Did Wall Street Miss A Bribe Payment?
It's hard to know which aspect of today's world future historians will find most appalling. But the fact that during the greatest financial crime spree ever, not a single major Wall Street executive has gone to jail has to rank right up there.
Yes, the occasional insider trader and Ponzi scheme operator is prosecuted, but that kind of crime is just background noise in a major financial market. Someone is always doing such things and getting caught. But the systemic stuff, the selling of clearly-defective bonds to less-than-savvy municipal pension funds, the paying of rating agencies to slap "AAA" on those bonds without even looking at the underlying mortgages, the manipulation of markets in ways that would be impossible if regulators were not either paid-off or active participants -- these things were (and are) rampant, and that the perps are still rich and free testifies to the completeness with which Washington is now owned by the big banks.
And yet...this year some regulators (who may have missed the memo explaining how things work) have actually accused some big banks of doing something wrong - in public.
NEW YORK (Reuters) - JPMorgan Chase & Co agreed on Tuesday to pay $410 million to settle allegations of power market manipulation in California and the Midwest, the latest in a series of high-profile inquiries by U.S. federal energy regulators.
The settlement, announced by the Federal Energy Regulatory Commission (FERC), will allow Chief Executive Jamie Dimon to close the books on one of several costly run-ins with regulators over the past year. It came days after the bank said it was quitting the physical commodities business.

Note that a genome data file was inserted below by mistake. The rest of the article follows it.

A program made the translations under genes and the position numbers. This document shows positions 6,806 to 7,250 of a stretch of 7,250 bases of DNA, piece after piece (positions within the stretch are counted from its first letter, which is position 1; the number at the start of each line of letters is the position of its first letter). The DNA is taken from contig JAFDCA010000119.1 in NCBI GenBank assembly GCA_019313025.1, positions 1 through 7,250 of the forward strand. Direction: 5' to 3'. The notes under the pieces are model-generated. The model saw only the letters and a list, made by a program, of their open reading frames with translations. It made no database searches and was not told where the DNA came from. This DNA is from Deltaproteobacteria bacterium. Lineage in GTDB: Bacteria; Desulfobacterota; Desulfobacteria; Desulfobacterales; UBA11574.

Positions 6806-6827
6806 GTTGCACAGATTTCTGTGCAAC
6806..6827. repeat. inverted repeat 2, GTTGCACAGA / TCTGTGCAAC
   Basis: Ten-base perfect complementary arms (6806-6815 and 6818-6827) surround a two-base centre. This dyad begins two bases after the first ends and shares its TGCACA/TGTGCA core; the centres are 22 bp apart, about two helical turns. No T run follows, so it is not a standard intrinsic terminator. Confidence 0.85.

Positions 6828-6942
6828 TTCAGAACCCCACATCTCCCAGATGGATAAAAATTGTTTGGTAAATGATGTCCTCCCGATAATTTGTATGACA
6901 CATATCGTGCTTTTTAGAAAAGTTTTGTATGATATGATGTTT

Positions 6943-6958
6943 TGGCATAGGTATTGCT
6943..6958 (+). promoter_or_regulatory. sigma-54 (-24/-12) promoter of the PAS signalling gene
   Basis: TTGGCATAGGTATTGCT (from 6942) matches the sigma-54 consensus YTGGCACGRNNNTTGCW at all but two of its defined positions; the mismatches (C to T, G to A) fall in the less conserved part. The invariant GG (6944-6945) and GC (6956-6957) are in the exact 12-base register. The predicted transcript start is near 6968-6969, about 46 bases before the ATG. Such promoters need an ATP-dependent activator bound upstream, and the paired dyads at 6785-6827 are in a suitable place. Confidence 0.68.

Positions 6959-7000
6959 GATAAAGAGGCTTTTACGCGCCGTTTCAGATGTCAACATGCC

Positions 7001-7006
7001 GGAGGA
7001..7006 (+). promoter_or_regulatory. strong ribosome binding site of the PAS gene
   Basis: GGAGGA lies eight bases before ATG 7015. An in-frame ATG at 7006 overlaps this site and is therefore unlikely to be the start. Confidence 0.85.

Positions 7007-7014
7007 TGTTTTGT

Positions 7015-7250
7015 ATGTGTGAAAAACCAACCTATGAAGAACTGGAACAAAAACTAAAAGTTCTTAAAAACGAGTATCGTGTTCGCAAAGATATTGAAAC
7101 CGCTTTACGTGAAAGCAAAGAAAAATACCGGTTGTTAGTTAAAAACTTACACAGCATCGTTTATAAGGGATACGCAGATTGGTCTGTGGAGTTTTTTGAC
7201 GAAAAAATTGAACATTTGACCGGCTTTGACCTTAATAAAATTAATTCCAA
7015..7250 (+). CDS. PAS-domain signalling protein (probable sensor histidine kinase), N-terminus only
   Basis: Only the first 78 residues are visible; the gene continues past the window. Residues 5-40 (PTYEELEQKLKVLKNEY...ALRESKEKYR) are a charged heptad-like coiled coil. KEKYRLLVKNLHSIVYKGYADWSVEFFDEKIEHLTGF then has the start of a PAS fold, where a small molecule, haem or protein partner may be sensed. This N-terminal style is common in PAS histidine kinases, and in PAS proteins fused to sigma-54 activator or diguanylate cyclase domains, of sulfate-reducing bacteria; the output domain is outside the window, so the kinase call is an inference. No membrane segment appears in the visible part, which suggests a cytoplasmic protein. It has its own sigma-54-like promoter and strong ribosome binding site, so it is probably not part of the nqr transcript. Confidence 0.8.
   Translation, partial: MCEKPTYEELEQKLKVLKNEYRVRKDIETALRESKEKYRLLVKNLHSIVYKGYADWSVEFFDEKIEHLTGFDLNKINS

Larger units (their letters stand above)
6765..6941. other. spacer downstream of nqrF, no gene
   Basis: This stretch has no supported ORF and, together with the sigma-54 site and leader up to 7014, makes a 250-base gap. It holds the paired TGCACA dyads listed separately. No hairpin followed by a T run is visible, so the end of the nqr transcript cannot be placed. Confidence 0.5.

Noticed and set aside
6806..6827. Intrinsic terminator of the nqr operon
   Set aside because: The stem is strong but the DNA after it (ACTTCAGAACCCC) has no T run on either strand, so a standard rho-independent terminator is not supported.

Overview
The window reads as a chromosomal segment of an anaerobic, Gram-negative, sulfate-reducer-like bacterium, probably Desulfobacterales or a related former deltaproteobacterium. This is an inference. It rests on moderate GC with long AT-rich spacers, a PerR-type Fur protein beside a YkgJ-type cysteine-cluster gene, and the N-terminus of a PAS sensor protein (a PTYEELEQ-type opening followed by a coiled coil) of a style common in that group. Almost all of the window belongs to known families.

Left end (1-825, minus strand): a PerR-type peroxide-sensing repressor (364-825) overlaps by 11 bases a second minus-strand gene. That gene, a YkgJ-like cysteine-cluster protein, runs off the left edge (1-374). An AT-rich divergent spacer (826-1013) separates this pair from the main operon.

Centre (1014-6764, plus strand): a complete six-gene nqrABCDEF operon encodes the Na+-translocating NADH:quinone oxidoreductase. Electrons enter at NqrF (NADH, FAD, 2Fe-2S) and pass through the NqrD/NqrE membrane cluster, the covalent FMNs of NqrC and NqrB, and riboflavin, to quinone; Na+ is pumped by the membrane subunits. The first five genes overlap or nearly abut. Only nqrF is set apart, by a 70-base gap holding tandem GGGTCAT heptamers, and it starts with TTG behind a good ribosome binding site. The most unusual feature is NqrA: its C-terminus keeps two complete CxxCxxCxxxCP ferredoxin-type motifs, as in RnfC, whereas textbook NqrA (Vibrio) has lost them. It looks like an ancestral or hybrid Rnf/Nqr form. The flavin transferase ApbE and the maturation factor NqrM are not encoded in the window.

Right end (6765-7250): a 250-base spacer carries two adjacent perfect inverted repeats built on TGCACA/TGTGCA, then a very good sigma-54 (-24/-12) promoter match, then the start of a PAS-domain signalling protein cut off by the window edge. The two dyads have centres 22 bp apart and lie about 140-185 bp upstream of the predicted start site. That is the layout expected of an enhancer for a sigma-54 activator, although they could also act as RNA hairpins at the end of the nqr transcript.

JPMorgan Ventures Energy Corp, the commodity trading unit that became one of the biggest U.S. electricity traders with the 2008 acquisition of Bear Stearns, agreed to pay a civil penalty of $285 million and disgorge $125 million for "manipulative bidding strategies" from September 2010 through November 2012.
It is the second largest penalty in FERC history, and comes as the once-quiet government regulator steps up its pursuit of market malfeasance after gaining expanded powers from Congress in 2005, part of efforts to crack down on market manipulation after Enron Corp's spectacular collapse.
The FERC deal did not cite specific traders or JPMorgan's commodities chief Blythe Masters for any wrongdoing. Masters spent billions of dollars over the past five years to build JPMorgan's oil, power, gas and metals business into the biggest on Wall Street.
JPMorgan had vowed in May to fight the FERC charges and disputed allegations that employees lied or acted inappropriately during the investigation. After a court battle over the disclosure over documents, the bank entered settlement discussions.
On Tuesday, FERC laid out Masters knowledge of the traders abusive bidding strategies, including spreadsheets given to her detailing a seven-year plan to churn up to $2 billion in profits from potentially loss-making power plants.
Meanwhile, Goldman Sachs' manipulation of the aluminum market has just come to light. Here's the clearest explanation we're likely to see:
There are maybe three possible explanations for this public shaming:
Whoever it is that moves the bribes from banks to the major political parties and regulators forgot to deliver the envelopes, and the political division of the empire decided to send the banking division a message. That's believable. In the Sopranos there was always intra-family intrigue with messages being sent back and forth by various means.
- The major players understand that the public is getting surly, so they've decided to sacrifice some businesses that the banks have milked for all they're worth and are willing to abandon. That's the most likely, when you consider that JP Morgan's "settlement" amounts to less than 2% of its annual profit and no one in the organization is going to jail for what was clearly fraud. Here's the key passage from the above article:
- Washington has decided to start policing the banks and insisting that they make their money more-or-less honestly....Nah, this doesn't even belong on the list.
"On Tuesday, FERC laid out JPMorgan's commodities chief Blythe Masters knowledge of the traders abusive bidding strategies, including spreadsheets given to her detailing a seven-year plan to churn up to $2 billion in profits from potentially loss-making power plants....The FERC deal did not cite specific traders or Blythe Masters for any wrongdoing."